Romaine said her son was "into fitness" and always worked out. He was known as the human flag because he could hold onto a pole and hang horizontally.
"So many people loved him," she said. Her son leaves behind a 2½-month-old daughter.
Chip Pollings said Bynes was "a very good friend of mine and was always there for me."
Embracing in the living room, the two mothers — Romaine and Maria Santiago — said "we both lost two sons."
Santiago's fiancee is Bynes' sister, and both families are close. The mothers said they want the two sons to be buried side by side.
Bobby Tillander sent his condolences to the families and friends of the victims, saying he, too, suffered the loss of a child years ago and "it's something you never get over."
Tillander said he cannot understand why Lobban would want to shoot the trio because they were all friends. He called the shooting "senseless" and said he is "numb" about the incident.
"These guys all hung out on a regular basis. I'm surprised," Tillander said.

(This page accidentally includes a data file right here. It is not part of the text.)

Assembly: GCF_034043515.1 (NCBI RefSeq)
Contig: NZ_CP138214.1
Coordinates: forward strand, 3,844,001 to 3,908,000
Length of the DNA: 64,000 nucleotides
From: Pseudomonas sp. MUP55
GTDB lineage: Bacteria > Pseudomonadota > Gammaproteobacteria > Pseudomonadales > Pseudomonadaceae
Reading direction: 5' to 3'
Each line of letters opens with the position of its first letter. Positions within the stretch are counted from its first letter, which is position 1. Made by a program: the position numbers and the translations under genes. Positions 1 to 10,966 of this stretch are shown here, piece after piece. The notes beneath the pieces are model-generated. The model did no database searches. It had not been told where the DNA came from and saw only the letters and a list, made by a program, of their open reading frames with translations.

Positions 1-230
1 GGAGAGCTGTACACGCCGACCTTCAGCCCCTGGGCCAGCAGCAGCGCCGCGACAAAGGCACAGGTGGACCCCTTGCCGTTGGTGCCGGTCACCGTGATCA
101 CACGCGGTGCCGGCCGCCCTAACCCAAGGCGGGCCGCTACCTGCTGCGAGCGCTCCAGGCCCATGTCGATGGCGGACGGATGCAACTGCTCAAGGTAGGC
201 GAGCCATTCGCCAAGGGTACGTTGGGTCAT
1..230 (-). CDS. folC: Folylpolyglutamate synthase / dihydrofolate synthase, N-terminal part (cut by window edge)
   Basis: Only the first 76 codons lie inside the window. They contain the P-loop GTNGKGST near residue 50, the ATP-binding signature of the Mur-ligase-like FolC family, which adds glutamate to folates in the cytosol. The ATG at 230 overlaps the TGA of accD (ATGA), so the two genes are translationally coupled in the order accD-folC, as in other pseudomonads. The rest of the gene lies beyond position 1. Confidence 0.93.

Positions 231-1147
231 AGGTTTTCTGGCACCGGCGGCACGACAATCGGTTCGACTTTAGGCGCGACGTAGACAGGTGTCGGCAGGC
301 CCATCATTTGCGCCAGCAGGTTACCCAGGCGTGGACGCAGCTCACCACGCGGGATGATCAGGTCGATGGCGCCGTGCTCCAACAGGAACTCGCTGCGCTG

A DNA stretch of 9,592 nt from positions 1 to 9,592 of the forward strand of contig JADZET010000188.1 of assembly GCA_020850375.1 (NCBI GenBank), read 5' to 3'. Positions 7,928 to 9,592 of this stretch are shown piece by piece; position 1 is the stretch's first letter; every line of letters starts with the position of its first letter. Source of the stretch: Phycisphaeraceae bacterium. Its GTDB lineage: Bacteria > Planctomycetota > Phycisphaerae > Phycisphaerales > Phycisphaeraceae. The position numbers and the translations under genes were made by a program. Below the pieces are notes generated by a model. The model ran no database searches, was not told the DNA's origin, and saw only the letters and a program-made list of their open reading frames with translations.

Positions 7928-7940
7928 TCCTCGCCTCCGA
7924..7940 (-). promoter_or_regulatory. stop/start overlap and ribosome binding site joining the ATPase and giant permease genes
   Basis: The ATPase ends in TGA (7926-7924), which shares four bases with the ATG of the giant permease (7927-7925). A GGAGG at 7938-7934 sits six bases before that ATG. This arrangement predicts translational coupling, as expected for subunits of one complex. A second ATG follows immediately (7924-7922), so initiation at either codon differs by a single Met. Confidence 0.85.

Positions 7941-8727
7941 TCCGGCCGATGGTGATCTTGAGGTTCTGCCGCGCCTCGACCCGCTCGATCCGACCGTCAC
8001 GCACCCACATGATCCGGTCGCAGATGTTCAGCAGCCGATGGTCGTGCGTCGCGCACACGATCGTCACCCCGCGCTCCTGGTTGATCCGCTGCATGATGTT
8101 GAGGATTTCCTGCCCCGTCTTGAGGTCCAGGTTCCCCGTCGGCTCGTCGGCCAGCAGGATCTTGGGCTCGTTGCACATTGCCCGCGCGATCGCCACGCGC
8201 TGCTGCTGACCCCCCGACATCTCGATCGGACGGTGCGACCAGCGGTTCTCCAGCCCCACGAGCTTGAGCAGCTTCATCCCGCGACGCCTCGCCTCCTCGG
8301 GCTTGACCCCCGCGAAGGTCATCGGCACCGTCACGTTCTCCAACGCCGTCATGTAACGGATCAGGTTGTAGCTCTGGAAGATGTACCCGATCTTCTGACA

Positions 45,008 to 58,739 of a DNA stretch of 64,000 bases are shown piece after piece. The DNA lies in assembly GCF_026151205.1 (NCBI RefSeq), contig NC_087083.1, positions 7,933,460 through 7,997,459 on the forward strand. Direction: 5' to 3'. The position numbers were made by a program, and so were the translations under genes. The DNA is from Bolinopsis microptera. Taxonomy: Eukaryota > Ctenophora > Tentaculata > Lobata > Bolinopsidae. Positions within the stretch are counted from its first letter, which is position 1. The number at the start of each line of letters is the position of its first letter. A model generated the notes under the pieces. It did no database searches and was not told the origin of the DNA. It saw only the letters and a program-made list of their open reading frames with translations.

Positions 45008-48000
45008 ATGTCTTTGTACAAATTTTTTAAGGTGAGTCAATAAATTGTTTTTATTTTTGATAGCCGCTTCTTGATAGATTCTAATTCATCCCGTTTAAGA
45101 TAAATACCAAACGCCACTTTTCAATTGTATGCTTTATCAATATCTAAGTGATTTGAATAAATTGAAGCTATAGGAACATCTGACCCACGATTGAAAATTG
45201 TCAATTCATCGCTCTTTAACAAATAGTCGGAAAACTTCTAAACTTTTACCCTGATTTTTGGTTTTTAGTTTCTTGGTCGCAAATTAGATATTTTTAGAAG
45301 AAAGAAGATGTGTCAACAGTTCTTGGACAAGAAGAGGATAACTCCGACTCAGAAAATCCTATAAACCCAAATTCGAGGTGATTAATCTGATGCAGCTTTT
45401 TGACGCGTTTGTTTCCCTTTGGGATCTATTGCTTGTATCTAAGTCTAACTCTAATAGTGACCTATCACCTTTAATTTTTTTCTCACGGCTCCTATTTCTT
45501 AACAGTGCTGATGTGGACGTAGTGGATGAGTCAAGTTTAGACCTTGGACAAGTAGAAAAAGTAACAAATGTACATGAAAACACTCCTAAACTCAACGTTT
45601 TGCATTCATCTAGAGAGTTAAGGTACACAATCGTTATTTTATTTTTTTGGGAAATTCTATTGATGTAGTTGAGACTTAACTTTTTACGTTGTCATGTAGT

Tillander said Lobban worked for the club for about 2½ years and he was a quiet, mild-mannered man. He said if there was a confrontation at the club, Lobban would be the one trying to protect people and the business.
"If he said 10 words to you during his shift, he said a lot," Tillander said.
Lobban didn't work Saturday night, Tillander said, because he said he had wrecked his car.
Outside AJ's on Sunday afternoon, someone had constructed a small memorial. On a sidewalk still stained with drops of dried blood, a lit candle stood between a small brown Teddy bear, a white cross and a bouquet of red roses.
Behind it was a handwritten sign reading, "RIP Sway and Junior. We miss you and we love you."
Contact Bill Thompson at 867-4117 or at firstname.lastname@example.org.